Ball Moss in Texas Hill Country

May 02, 2019


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Photographer: Patti Weeks 
Summary Author: Patti Weeks 

Ball moss, Tillandsia recurvata, a member of the Bromeliad family, is a gray-green compact plant cluster of overlapping spiky leaves, ranging in size from golf ball to soccer ball. Ball moss is not a moss, but a seed-producing plant — specifically, an epiphyte, a plant that attaches itself with pseudo-roots to tree limbs, fences or even power lines. Slender stems radiating from the core, release seeds, which are carried by the wind for reproduction. Ball moss is indigenous to the warmer regions of the Americas and extends from the southern U.S. states to northern Chile and Argentina. The clusters can be seen, often in significant number, clinging to branches and trunks of southern oaks and other trees, much to the chagrin of many homeowners. However, contrary to common belief, ball moss is not a parasite and does not absorb water and nutrients from trees, but from the air and water through scales (trichomes) on its leaves.

Ball moss prefers shade and humidity and is often blamed for the death of interior tree limbs. Rather, the limbs die from lack of sunshine, and the ball moss proliferates as it colonizes these branches. In some extremely humid areas near bodies of water, trees may become infested with ball moss, and the shaded outer limbs may die from lack of sunlight. On a positive note, ball moss can offer hiding places for insects and spiders and provide nest material for some songbirds. Some people even use fallen clusters to create decorations.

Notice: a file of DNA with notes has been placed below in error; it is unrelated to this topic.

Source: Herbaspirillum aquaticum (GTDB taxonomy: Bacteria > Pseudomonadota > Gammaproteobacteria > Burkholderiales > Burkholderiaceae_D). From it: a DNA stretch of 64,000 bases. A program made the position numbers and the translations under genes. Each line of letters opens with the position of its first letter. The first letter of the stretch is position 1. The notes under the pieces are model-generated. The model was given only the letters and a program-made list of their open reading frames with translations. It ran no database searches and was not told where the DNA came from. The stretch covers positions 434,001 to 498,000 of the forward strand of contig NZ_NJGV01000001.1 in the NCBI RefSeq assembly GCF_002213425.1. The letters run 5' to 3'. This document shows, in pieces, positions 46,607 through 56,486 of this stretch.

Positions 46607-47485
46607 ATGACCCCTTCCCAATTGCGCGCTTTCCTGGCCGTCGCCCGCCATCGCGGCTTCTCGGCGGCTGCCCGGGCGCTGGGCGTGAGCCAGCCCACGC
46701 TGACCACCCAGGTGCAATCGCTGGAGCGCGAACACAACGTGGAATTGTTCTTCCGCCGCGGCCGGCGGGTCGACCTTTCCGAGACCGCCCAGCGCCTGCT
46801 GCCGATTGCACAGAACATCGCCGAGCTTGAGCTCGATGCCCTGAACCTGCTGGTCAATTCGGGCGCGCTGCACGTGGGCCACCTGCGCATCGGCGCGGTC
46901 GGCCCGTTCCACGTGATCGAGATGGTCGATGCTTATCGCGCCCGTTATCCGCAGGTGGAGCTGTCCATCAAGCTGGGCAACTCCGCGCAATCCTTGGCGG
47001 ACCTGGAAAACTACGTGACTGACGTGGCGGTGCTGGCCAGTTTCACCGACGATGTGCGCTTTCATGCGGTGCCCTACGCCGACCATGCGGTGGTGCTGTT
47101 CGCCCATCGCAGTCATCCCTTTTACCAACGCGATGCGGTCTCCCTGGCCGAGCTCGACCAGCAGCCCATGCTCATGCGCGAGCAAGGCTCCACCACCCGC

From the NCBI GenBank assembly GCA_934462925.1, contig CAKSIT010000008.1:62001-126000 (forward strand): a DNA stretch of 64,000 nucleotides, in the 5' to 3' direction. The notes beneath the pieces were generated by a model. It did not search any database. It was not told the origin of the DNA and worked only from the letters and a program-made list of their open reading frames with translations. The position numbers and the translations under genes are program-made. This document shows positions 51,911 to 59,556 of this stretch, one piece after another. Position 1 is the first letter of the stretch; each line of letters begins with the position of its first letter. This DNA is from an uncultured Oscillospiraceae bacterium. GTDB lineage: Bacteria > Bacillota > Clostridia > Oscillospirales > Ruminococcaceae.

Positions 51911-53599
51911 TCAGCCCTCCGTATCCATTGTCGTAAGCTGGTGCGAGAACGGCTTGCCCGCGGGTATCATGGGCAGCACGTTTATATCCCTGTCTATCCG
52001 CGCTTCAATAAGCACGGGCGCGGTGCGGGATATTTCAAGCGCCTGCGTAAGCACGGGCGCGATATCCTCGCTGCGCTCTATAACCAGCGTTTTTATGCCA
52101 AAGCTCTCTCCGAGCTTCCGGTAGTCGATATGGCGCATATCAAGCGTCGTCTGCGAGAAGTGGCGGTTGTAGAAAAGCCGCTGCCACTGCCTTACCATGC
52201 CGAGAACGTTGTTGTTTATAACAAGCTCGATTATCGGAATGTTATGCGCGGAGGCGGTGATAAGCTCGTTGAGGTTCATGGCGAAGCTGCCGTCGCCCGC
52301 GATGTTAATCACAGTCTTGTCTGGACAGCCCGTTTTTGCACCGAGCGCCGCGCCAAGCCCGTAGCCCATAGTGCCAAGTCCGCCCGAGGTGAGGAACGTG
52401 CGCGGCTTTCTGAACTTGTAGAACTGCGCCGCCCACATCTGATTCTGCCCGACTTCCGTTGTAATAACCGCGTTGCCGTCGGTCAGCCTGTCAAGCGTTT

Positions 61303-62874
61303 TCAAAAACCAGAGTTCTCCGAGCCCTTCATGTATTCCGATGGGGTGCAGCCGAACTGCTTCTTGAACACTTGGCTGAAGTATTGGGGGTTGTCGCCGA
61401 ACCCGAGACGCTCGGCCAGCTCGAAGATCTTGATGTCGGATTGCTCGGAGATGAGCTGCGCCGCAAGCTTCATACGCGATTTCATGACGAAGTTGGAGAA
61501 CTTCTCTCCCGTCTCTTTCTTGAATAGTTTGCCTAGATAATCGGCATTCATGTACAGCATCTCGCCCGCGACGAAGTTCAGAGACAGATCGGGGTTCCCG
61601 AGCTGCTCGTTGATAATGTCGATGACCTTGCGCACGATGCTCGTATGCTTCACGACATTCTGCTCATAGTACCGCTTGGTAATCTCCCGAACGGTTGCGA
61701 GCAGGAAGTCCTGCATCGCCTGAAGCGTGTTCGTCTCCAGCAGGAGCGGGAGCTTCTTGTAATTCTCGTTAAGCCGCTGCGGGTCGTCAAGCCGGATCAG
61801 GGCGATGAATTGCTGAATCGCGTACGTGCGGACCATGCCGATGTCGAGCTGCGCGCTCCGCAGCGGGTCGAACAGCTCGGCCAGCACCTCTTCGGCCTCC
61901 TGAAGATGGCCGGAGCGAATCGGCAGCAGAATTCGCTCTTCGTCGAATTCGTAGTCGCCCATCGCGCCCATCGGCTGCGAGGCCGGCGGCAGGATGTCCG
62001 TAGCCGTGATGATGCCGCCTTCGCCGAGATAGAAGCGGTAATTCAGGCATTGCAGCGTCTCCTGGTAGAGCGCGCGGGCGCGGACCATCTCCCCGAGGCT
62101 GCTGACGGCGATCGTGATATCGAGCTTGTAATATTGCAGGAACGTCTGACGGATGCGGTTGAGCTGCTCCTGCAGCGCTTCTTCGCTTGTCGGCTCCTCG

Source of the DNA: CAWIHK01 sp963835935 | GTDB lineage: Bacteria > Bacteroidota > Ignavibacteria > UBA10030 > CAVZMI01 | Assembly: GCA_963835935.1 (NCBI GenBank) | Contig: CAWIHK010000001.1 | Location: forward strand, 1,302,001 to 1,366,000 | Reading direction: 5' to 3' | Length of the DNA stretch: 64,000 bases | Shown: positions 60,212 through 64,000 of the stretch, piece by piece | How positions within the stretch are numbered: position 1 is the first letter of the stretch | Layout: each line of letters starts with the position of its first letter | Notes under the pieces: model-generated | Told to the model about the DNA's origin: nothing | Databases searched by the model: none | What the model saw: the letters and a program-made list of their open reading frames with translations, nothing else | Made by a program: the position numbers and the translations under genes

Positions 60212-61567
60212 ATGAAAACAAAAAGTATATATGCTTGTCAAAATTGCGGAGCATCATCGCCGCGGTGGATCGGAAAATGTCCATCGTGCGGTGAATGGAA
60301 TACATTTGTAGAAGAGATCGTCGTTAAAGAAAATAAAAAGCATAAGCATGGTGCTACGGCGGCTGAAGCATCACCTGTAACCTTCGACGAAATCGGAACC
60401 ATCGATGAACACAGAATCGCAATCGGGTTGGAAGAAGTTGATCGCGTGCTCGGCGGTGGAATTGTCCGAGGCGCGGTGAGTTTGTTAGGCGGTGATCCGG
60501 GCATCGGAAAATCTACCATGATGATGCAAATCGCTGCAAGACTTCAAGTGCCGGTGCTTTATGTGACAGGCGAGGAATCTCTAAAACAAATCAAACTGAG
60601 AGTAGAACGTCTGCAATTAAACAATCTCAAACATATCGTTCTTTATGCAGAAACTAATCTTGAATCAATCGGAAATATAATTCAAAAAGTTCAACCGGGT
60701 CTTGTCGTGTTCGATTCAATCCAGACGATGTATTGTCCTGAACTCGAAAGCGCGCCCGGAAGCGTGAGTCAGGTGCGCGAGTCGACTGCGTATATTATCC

On my recent trip to Austin, Texas and its neighboring western region, the Hill Country, I saw many clusters of ball moss, mostly on mature oak trees. I would describe the clusters I’ve seen as “fist-sized twisted spheres of many overlapping skinny finger-like spiky leaves — whiskered and looking confused on which way their leaves should grow!”

The top photo, taken March 18, 2019, in Austin, Texas, shows healthy new tree leaf growth, unhindered by the prominent ball moss, on branches of a towering live oak tree estimated to be at least 100 years old. (click here to see a photo of the tree.) The bottom photo, taken March 14, is a closer view of the ball moss on what appears to be a small dead tree in the Texas Hill Country. Both photos show the whiskers of the seed-producing stems.

Photo Details: Top - SONY DSC-HX400V camera; 21.47mm focal length; f/4; 1/500 second exposure; ISO 80. Bottom - SONY DSC-RX100M4 camera; 25.7 mm focal length; f/5.6; 1/500 second exposure; ISO 125.